I didn't really even notice it at the time. It was a really cold day, and I was wearing my sandals with two pairs of socks. I had not really checked the weather that morning, but was running late. My feet hurt when I left the house on the way to work, and when I finally got to work an hour later they felt like lumps of wet cold clay. I rubbed them until they started to hurt, and then rubbed them some more.
A couple of days later I rode outside again, and the tips of a few of my toes hurt ... a lot. This wasn't the kind of hurt that they get when they're cold, though; this was a "Aw, gee, you're doing this to me again" kind of hurt -- a whining, nagging kind of hurt that is going to regularly admonisher you for the rest of your life. My toes were making me feel as if I had missed the birth of my third child because I was off on a fishing trip with two high school buddies and an exotic dancer named "Sindy."
Those toes bitched all winter, then grumbled during the spring. They even gave me a few harsh looks on temperate mornings this past summer.
So, when fall came, and I told them to "Harden The Heck Up" ... or something to that effect ... they replied by hurting.
Well, I'm not one to argue with toes, so I bought a new pair of shoes. Yes: Not sandals. Shoes. With a solid surface covering the toes -- a thing for which shoes are semi-famous (and sandals are not). Said solid surface will supposedly retain heat, deflect cold, and protect tender toes.
I got the Specialized BG Pro Carbon Mountain Biking Shoe:
To give credit where it's due, I bought these based on the recommendation of another cycling blogger: Fat Cyclist. He got a pair of them about a year ago, and he does almost as many miles as I do and still loves them. I went over to Gran Fondo Cycles (a.k.a., the Greatest Bike Shop Ever in This or Most Other Known Universes ... and Some Universes that Not Even Stephen Hawking Has Theorized About), and they had one pair of these, and they were my size. That's what I call "fate."
Now, for years I have been a big proponent of wearing sandals for ultracycling. Most of the "real" ultracyclists that I know told me when I first started that sandals were more comfortable for distance rides. You don't get hot-foot with sandals (or, at least, you get less hot-foot). On wet rides, your socks dry out in sandals, as opposed to just getting musty and rotting your feet the way they do with shoes.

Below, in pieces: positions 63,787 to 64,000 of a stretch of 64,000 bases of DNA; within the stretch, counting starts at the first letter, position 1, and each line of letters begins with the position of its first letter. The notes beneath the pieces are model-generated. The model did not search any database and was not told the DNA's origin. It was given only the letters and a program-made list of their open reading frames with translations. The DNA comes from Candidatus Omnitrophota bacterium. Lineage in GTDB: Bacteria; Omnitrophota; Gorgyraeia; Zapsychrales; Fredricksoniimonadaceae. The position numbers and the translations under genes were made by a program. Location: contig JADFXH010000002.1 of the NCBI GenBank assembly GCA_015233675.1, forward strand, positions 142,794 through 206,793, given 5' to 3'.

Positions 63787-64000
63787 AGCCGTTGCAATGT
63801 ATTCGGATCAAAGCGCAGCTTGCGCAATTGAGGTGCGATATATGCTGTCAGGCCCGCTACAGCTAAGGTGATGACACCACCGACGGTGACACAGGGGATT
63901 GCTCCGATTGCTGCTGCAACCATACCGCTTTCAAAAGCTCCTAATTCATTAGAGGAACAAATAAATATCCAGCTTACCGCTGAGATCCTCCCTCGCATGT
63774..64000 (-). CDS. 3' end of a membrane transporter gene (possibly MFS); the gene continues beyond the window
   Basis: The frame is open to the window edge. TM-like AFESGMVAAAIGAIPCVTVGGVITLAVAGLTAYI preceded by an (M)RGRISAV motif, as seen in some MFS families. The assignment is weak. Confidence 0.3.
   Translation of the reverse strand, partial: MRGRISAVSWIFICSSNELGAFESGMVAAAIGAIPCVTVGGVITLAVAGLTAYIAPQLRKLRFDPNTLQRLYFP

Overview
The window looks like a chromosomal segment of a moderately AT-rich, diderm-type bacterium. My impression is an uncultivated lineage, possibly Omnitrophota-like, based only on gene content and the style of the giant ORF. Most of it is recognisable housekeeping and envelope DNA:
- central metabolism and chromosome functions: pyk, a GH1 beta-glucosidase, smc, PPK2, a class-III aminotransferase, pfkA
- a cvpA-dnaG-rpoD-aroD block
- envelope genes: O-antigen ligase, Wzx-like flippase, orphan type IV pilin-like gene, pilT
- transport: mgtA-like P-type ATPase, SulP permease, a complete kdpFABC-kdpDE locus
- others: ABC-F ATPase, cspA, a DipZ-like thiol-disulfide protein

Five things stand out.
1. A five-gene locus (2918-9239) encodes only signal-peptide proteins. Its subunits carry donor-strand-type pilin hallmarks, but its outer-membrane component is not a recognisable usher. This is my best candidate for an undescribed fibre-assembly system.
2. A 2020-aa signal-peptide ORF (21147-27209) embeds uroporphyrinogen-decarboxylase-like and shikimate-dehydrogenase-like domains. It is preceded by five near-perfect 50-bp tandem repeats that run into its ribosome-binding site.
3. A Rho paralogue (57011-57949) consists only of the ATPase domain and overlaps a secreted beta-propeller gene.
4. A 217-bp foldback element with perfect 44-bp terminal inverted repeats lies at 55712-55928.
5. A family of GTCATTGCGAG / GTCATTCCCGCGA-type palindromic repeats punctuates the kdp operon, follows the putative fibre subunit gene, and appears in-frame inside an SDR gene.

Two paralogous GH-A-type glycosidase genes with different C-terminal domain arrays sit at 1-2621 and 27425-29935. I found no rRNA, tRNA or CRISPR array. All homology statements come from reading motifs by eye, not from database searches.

But sandals are heavy. When I went to work the next morning in my new Specialized shoes with their carbon fiber soles, I was amazed at the difference that a pound of weight loss on your foot can make. They don't squeak as much as my sandals do, either, which was kind of nice. And I'm not saying that I may not go back to sandals come spring ... but I do have to wonder.
It was 18 degrees outside when I left the house for work this morning. I had watched the weather, so I knew what to expect and had prepared properly ... particularly protecting my toes. Here's what I put on my feet:
- Base pair of regular cycling socks
- On top of the socks, near the tips of my toes, I stuck a chemical toe warmer.
- On the bottom of the socks, I stuck a Grabber chemical foot warmer. These are kind of like shoe insoles, but hot.
- Over this I put a pair of Rapha wool socks.
- Then, finally, I put on my shoes.
All of this was accompanied by my Assos outerwear, of course, with bibs and a long-sleeve jersey underneath. Cold legs yield cold feet. If you don't think that running a warm fluid through a chilled tube (e.g., your legs en route to your feet) will chill that fluid, you do not understand how your car's radiator works.
The result of this swaddling? Happy feet. If anything, I had to hurry outside and start riding, since the chemical warmers sealed within the extra socks and solid shoes were starting to toast my toes.
Of course, the downsides are that it costs me almost $2 in chemical toe warmers to get to and from work, not to mention that it takes me an extra 15 minutes to layer up and strip back down for my commute. But if this will get my toes to shut up and forget about the fishing trip with Bud, Lou, and Sindy, I'll take it.